variety of reasons. Differences may exist in the choice of supplement depending on
age, gender, or reason for exercise. It is important to determine what supplements
people who exercise take, why they take them, and their sources of information in
order to help health professionals educate this population. Some people may learn
about supplements from unqualied sources rather than health professionals. Eliason
et al. (6) found that participants who purchased supplements at a health store did not
rely on physicians or other health professionals for supplement information. This
study examined the use of supplements by people who exercise and determined
the source from which these people obtained information.
Methods and Materials
Selection of Population
To be included in this study, subjects attending a commercial gym in a suburb
of Long Island, NY exercised at least 4 times per wk at 1 h per session, and had
been exercising at this intensity for at least 1 y. A preliminary questionnaire was
administered, regarding the above criteria. A convenience sample of 222 people,
18 y and older, met qualication standards and completed the survey.
The survey included questions concerning demographic characteristics such as
age, gender, education, employment, and health status. Data concerning type and
frequency of supplement use, reasons for supplement use, main reason for exercis-
ing, and sources of supplement information were collected. The anonymous survey,
consisting of 25 questions, was developed based on previously published studies
(5–7,17, 21, 25, 26). It was reviewed and evaluated by faculty, colleagues, and
registered dietitians for readability and content validity. A similar population at 2
different gyms on Long Island, New York pilot tested the questionnaire.
Data Collection
Surveys were distributed and collected on the same day by the researcher. Fol-
lowing completion of the questionnaire, each participant was given an energy bar
and asked if they had forgotten to list any supplements. If so, they were given the
opportunity to make the appropriate revisions. Data were collected over a period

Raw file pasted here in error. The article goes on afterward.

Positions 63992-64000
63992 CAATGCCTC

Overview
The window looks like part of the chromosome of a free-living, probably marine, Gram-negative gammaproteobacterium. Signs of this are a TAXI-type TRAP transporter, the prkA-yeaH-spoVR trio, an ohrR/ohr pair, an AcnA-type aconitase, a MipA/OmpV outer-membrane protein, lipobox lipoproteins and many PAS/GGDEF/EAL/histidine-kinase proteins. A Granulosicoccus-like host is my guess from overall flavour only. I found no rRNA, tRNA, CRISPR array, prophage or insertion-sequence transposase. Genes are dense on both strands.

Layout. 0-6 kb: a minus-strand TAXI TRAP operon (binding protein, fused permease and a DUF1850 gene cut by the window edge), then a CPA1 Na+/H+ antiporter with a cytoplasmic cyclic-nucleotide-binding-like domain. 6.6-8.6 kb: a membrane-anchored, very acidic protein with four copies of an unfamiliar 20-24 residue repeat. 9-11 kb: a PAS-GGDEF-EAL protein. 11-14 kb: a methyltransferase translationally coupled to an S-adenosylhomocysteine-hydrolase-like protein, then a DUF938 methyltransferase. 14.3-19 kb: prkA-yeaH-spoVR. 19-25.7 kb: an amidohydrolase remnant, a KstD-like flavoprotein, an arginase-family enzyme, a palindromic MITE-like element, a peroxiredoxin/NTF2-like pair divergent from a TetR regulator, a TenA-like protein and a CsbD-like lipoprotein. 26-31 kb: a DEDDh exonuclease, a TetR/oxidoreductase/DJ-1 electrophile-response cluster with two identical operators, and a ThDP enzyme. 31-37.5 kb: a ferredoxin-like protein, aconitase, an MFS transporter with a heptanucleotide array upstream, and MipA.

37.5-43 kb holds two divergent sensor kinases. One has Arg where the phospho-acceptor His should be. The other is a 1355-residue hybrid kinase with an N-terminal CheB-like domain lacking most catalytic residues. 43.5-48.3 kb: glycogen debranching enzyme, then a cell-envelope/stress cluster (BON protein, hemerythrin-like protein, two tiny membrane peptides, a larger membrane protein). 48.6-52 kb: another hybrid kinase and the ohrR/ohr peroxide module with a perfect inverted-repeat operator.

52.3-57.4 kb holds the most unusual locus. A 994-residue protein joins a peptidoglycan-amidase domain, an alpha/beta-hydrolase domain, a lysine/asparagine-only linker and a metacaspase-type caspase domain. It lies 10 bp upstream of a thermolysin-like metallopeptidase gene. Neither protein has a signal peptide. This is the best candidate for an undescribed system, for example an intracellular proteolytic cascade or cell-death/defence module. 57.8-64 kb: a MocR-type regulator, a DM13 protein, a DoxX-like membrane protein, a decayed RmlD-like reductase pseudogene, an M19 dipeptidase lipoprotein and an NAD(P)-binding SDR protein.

of 2 d by 1 researcher (LM).
Data Analysis
Analyses of data were performed using SPSS for Windows (v. 10.0, SPSS Inc.,
Chicago, IL). Descriptive statistics including frequency distribution were devel-
oped. When data were incomplete, a reduced n was used. Comparisons were made
by chi square. Differences were considered signicant if the P value was < 0.05.
Group-by-group comparisons were considered signicant at P < 0.017 (Bonfer-
roni correction).
Morrison, Gizis, and Shorter
Supplement Use at a Commercial Gym
Participants of the study were primarily male (82.0%) and Caucasian (80.4%). A
majority of the subjects (86.4%) attended or had graduated from college, and 19.0%
had started or completed advanced degrees. Almost half (46.5%) of the subjects
reported working in business, while 21.7% had other, unspecied occupations.
Participants considered themselves to be healthy; excellent health was reported
by 50.7% and good health by 43.9%. The population tended to be young; 52.3%
were 30 y or younger (Table 1A). For comparative purposes, 3 age groups were
established: Group 1, participants who were 18 to 30 y (n = 113); Group 2, 31 to 45
y (n = 68); and Group 3, 46 y and older (n = 35). Data were not analyzed separately
for females because of the small numbers in the survey (n = 40).
The types of exercise reported in Table 1B included weightlifting by 86.4%
of participants, endurance/cardiovascular exercise by 73.6%, and strength training
by 53.6 %. Few (16.8%) reported engaging in circuit training.
Table 1A Age of Subjects Exercising at a Commercial Gym
Age of subjects N %
18–20 14 6.5
21–25 59 27.3
26–30 40 18.5
31–35 32 14.8
36–40 21 9.7
41–45 15 6.9
46–50 15 6.9
51–55 13 6.0
56–60 5 2.3
> 60 2 0.9
Note. Missing data n = 6; 2.7%.
Table 1B Types of Exercise at a Commercial Gym
Type of exercise N %
Weightlifting 190 86.4
Endurance/cardiovascular 162 73.6
Strength training 118 53.6
Circuit training 37 16.8
Note. More than 1 response possible. Missing data n = 2; 0.9%.
Morrison, Gizis, and Shorter
Supplement Use at a Commercial Gym
Supplement Use
A majority (84.7%) of the subjects reported taking at least 1 supplement, and